Is this to say that we always need to tell everything we know? Ecclesiastes 3:7 states that There is a time to be quiet and a time to speak up. There will be situations where we need to prayerfully choose when to speak about what we know in truth, or to lay it at the foot of the cross, and allow God to show us when to bring our information to the forefront. Sometimes we simply have to leave what we know at the cross and never speak of it.
If we are in an intimate relationship with our God, we are all the more responsible to speak factual words. We are fully aware of those times when we are not being truthful, to whatever degree. The Holy Spirit gives a quick prompting, a tap on our shoulder which we can either disregard with a lame excuse, or we can make right. God requires integrity in our relationship with Him and with others. It’s often painful and many times it’s costly, but God requires it. He knows that dishonesty breeds more deception and takes our souls captive, where truth sets us completely free.
All we have of value in this life is our character and integrity. Proverbs 22:1 says A good name is more desirable than great riches; to be esteemed is better than silver or gold.

Friday, September 21, 2007

Temptations trials

The temptations that come into your life are no different from what others experience. And God is faithful. He will keep the temptations from becoming so strong that you can’t stand up against it. He will show you a way out so that you will not give into it. First Corinthians 10:13 NLT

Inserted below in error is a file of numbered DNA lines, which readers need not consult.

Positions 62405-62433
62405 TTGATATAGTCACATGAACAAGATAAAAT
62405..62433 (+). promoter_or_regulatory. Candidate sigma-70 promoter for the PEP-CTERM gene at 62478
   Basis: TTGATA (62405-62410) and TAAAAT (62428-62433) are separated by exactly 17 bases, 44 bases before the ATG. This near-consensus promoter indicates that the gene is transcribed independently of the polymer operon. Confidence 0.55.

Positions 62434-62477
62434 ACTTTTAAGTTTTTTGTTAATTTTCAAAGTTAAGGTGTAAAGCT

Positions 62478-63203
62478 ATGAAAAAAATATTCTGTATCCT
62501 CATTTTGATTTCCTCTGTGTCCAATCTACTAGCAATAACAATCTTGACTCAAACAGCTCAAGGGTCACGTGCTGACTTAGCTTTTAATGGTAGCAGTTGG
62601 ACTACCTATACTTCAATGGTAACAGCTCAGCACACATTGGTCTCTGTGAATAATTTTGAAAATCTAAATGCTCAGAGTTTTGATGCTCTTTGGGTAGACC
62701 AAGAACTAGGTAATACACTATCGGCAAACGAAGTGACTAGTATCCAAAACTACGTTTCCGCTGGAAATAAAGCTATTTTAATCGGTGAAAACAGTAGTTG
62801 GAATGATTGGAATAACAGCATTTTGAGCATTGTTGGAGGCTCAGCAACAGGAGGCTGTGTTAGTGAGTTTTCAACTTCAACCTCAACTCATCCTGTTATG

I’ve only met a few women in my life who don’t like to shop: a true anomaly. It’s difficult to imagine a female without the compelling urge to step into a beautiful, richly decorated boutique. I can hardly stand to pass by the mall without going in to take a peak at the newest seasonal accessories, shoes, purses and clothing. I wake in the middle of the night dreaming about the latest designer bag and trying to figure out ways to purchase it, without my husband finding out about my trespasses.
In truth, shopping is my addiction. It’s my way to relax and unwind, at the same time to get an adrenaline rush from the latest great sale or outrageous discount. Shopping is a form of recreational competition, as women love to share about their deals. It’s a luncheon club of clandestine members who elect their president of the moment based on the amount of money she saved on her most recent and fashionable purchase.